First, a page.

News

Funding boost for XING Technologies disease testing

By Dairy News

THE FEDERAL Government has awarded a Queensland biotechnology company $2.4 million to help it further develop its revolutionary disease-detecting technology.

XING Technologies has been granted funding under the Co-operative Research Centres Projects to develop a world-first on-farm disease detection platform for livestock.

The rapid and low-cost screening system would allow farmers to conduct their own mastitis testing of dairy cattle and is one of nine research projects that have been funded by the Morrison Government under round eight of the CRC-P funding.

The platform is designed to be utilised in future to detect a wide range of on-farm diseases affecting livestock and plants XING chief executive Tom Esplin said the portable technology could also be utilised in the future at airports and seaports to test incoming and departing passengers for viruses, such as the novel Coronavirus, and help contain deadly outbreaks.

“The technology was developed to identify pathogens, including viruses and bacteria, without requiring a laboratory or an expert to operate. It can positively identify specified diseases and produce accurate results within 40 minutes,” Mr Esplin said.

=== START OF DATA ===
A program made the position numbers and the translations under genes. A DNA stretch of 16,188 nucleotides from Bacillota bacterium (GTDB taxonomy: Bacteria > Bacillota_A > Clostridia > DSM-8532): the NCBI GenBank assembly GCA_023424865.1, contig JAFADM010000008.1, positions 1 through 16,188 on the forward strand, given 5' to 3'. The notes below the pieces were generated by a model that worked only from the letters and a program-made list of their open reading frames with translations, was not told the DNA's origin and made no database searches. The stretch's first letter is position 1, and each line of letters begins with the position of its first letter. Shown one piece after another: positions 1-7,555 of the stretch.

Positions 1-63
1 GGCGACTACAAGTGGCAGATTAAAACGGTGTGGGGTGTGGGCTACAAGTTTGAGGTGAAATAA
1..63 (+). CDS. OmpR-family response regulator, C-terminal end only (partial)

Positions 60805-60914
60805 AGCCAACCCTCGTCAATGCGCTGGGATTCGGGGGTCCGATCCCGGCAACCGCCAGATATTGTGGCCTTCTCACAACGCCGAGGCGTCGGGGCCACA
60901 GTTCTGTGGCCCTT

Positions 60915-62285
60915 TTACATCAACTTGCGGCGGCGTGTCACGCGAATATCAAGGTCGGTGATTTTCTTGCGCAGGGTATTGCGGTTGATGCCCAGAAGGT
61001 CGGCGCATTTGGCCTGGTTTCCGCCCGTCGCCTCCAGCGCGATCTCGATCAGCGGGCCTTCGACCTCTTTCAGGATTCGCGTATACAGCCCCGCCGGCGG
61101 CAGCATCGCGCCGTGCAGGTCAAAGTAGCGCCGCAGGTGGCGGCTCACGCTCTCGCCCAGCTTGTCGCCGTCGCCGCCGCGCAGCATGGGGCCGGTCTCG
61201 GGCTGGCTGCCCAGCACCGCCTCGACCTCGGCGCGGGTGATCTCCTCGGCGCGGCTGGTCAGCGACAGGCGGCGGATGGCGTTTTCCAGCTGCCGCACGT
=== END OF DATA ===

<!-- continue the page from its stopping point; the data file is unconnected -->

“Our scientists and manufacturing partners are working on an updated version that is smaller and will provide a diagnosis within 15 minutes.”

This could be used at entry and departure points without disrupting passenger flows,” he said.

“We routinely screen for dangerous weapons — why not routinely screen for dangerous diseases?”

“The key is having a non-intrusive and non-invasive method of detection, which is very fast and allows passengers to continue to move through international ports with minimal disruption.”

Mr Esplin said the platform currently detects diseases in humans, animals and fish and will shortly be trialled on plant material and human cancers.

“It has been designed in such a way that it can incorporate detection of new viruses as they emerge in the future,” Mr Esplin said.

“We could assist the Federal Government and health agencies to positively identify viruses such as Coronavirus,” he said.

Key features of the new generation Genosis diagnostic test are:

A cartridge half the size of a mobile phone, which uses XING’s patented Rapid DNA extraction technology.

Genetic information from a blood, urine or saliva sample is extracted within seconds for analysis.

The cartridge is then inserted into a reader that makes a fast diagnosis available within 15 minutes.

With standard disease testing, samples are sent away to a laboratory for analysis and results are usually not available for hours and sometimes days.